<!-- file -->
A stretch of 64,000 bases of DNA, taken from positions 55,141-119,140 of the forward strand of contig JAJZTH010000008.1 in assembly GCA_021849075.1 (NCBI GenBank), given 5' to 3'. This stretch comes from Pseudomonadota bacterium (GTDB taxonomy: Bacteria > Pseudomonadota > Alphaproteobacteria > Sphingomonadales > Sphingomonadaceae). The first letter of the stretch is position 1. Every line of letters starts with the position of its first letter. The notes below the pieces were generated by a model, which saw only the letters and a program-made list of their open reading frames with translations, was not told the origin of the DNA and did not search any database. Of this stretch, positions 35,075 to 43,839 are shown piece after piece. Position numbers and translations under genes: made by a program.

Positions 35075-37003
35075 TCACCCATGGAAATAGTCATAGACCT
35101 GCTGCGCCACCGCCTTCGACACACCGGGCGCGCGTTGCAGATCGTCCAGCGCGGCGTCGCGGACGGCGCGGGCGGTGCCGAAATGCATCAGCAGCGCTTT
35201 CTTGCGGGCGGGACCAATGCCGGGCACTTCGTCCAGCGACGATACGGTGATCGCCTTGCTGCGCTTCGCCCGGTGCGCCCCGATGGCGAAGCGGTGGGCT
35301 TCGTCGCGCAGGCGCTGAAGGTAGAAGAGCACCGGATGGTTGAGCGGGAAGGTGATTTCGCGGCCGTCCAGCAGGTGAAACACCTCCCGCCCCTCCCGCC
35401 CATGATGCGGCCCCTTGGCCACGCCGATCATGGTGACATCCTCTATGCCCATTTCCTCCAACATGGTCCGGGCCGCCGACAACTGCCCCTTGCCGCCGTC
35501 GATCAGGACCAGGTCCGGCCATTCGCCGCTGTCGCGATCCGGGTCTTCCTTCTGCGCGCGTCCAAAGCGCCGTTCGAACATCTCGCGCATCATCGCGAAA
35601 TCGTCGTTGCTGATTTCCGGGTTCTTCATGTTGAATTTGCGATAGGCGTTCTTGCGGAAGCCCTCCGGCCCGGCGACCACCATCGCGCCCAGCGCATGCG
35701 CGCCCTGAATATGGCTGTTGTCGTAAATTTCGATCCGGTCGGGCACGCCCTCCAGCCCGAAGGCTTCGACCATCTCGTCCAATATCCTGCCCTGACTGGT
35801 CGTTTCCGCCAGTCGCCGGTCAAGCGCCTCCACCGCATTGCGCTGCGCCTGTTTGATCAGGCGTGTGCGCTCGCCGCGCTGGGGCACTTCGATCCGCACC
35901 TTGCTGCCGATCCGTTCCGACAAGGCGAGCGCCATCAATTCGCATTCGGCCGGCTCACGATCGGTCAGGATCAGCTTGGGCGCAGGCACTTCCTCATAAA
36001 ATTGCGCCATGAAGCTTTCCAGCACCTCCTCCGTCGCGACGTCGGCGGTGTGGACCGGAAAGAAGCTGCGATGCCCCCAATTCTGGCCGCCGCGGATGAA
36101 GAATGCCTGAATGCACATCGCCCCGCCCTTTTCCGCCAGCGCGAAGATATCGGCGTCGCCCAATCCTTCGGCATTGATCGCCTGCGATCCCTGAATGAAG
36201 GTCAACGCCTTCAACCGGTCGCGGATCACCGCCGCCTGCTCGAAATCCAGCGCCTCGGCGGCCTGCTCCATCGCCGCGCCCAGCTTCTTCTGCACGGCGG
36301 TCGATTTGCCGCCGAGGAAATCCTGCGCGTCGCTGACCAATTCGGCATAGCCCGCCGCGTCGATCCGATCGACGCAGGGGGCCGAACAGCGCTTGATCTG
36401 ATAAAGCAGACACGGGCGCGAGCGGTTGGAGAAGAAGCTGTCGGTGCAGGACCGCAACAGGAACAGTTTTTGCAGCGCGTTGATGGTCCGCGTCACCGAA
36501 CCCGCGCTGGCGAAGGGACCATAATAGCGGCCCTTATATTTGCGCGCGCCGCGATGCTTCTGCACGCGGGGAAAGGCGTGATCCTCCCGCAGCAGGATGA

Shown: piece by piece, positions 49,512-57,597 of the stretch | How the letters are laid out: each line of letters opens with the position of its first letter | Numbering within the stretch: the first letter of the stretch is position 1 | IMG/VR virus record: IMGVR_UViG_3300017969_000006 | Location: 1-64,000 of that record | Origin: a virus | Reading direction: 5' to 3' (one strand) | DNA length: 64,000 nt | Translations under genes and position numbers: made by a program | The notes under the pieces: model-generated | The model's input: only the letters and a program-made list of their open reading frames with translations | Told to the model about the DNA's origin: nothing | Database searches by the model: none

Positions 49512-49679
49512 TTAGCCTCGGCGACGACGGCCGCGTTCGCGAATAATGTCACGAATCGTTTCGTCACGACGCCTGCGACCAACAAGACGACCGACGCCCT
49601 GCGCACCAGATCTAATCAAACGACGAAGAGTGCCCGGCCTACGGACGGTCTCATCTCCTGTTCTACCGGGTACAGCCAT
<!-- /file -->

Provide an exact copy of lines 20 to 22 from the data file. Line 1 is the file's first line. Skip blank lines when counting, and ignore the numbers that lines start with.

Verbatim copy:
Positions 49512-49679
49512 TTAGCCTCGGCGACGACGGCCGCGTTCGCGAATAATGTCACGAATCGTTTCGTCACGACGCCTGCGACCAACAAGACGACCGACGCCCT
49601 GCGCACCAGATCTAATCAAACGACGAAGAGTGCCCGGCCTACGGACGGTCTCATCTCCTGTTCTACCGGGTACAGCCAT